Notes: Abstract A simplified model is presented of the dynamics of excitatory and inhibitory neurons in the cerebral cortex. A key feature of the model is that neurons may cease to fire when strongly depolarized (spike inactivation). Computer simulations for different parameters reveal five classes of solutons: a) steady states in which neither excitatory nor inhibitory cells are active, b) steady states in which one or both types of cells fire repetitively, c) states in which one type of cell fluctuates rapidly between bursts of action potentials and inactivity due to strong depolarization, d) rhythmic activity in which both types of cells fire in unison followed by a period of spike inactivation and e) states similar to d but in which the inhibitory cells never produce action potentials. Solutions b, c, d, and e qualitatively resemble the different firing patterns observed during experimental seizures. It is shown that changes in those parameters that are functions of potassium concentration can induce changes in the type of solution. It is therefore proposed that the increase in extracellular potassium concentration during seizures may be responsible for the progressive changes observed in firing patterns and particularly for the transition from tonic to clonic patterns. A method is also outlined for testing the predictions of the model.
    Type of Medium: Electronic Resource
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  • 10
    Electronic Resource
    Electronic Resource
    Springer
    Biological cybernetics 26 (1977), S. 199-208 
    ISSN: 1432-0770
    Source: Springer Online Journal Archives 1860-2000
    Topics: Biology , Computer Science , Physics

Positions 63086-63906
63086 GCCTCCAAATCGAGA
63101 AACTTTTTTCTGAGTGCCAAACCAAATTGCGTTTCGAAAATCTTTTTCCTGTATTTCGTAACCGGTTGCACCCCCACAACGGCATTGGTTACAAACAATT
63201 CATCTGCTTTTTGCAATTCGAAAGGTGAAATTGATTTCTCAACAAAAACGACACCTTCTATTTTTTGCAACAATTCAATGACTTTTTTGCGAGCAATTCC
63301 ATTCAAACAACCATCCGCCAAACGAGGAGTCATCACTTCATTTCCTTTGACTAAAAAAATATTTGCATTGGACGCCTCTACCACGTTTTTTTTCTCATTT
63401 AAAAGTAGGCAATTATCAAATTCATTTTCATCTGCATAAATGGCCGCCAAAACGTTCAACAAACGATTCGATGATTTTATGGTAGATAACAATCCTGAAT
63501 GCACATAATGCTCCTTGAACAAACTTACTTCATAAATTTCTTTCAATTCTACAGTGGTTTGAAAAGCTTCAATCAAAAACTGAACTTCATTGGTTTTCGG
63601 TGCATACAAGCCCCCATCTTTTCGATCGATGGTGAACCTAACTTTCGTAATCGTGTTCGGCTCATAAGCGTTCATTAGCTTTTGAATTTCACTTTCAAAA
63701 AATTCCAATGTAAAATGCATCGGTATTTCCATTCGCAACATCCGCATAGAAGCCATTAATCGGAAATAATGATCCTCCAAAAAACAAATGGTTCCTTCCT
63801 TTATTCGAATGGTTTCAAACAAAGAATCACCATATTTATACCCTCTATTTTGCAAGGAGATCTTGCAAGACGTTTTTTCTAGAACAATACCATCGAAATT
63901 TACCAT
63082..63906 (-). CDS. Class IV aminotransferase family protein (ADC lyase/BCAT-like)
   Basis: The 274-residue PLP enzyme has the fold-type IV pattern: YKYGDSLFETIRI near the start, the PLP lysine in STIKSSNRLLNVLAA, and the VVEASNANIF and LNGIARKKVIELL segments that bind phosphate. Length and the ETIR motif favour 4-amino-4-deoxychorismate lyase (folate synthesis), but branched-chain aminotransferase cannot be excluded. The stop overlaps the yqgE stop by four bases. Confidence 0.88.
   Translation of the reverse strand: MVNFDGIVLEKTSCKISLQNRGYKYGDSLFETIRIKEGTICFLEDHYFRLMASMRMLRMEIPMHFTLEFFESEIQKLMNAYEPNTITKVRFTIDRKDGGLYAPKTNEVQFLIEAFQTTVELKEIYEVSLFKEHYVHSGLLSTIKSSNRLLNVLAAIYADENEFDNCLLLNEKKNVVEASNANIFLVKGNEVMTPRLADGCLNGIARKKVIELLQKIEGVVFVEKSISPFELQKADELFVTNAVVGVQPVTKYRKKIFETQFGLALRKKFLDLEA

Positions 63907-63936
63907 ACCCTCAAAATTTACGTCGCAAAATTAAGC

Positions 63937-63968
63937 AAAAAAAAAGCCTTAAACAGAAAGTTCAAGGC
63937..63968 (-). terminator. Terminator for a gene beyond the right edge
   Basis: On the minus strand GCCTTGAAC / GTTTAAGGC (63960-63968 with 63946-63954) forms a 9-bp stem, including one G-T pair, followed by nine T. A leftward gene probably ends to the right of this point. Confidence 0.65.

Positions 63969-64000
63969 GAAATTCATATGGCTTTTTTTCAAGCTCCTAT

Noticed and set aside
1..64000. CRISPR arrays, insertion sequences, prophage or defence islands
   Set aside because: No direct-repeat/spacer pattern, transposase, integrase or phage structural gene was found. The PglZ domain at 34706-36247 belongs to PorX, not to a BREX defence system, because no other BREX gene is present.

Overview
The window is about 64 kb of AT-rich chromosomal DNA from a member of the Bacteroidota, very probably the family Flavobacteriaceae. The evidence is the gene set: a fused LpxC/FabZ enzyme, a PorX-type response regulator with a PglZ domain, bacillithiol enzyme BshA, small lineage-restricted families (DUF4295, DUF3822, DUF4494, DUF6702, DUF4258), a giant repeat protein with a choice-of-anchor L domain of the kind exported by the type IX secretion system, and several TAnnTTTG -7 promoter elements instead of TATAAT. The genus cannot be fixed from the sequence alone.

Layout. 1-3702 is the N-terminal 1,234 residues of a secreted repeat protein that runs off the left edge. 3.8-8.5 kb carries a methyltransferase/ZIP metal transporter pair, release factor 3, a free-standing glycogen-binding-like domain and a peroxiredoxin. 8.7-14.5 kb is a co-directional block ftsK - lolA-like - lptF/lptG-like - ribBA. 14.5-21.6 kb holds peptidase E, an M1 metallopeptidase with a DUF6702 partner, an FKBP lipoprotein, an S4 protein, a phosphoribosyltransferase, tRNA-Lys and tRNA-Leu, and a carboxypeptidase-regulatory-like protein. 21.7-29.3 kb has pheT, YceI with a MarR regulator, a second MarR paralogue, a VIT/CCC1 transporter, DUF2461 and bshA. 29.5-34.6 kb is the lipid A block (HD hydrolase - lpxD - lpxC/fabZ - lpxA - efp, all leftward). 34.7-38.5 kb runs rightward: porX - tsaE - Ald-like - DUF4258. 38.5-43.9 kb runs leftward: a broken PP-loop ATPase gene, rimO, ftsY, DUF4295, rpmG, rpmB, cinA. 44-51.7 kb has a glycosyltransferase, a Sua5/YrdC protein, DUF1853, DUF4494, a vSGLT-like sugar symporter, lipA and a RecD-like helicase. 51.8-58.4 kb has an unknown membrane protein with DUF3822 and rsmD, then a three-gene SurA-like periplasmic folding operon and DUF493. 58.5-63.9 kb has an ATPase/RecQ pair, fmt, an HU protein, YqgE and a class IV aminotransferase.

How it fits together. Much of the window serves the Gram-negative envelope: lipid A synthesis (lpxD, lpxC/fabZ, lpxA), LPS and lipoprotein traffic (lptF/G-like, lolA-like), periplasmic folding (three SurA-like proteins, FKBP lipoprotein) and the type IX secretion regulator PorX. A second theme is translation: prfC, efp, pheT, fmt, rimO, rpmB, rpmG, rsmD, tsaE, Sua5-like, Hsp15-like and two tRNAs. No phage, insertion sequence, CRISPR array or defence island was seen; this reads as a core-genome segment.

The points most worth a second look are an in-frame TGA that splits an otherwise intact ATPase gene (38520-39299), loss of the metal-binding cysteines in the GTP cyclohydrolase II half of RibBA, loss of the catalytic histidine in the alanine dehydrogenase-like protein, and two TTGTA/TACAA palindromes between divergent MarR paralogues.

Notes: Abstract A neuronal network model of epilepsy is investigated. The network is described in terms of differential delay equations in which strong depolarization of any unit in the ensemble results in spike inactivation and the attenuation of that cell's output. It can be shown that homogeneous oscillations with the qualitative features of epileptic seizures, including the progression from tonic to clonic firing patterns, appear when a highly depolarized homogeneous steady state becomes unstable. Stability calculations and the study of a simplified model that is solved analytically point to hyperexcitation as a critical determinant of epileptic activity. Spatially inhomogeneous solutions were studied in three types of connective topologies, i) uniformly densely connected networks, ii) densely connected networks containing a number of cells (microfoci) with pathologically strong connections to each other and to other normal cells, and iii) sparsely connected networks in which the strength of connections falls off as a function of the physical distance separating the cells. Homogeneous epileptic solutions remain stable to spatial perturbations in the first two types of topology. Type iii) may however give rise to a variety of spatiotemporal patterns, including travelling waves and “chaotic” behaviour. It is suggested that such inhomogeneous patterns may occur in the early stages of a seizure.
    Type of Medium: Electronic Resource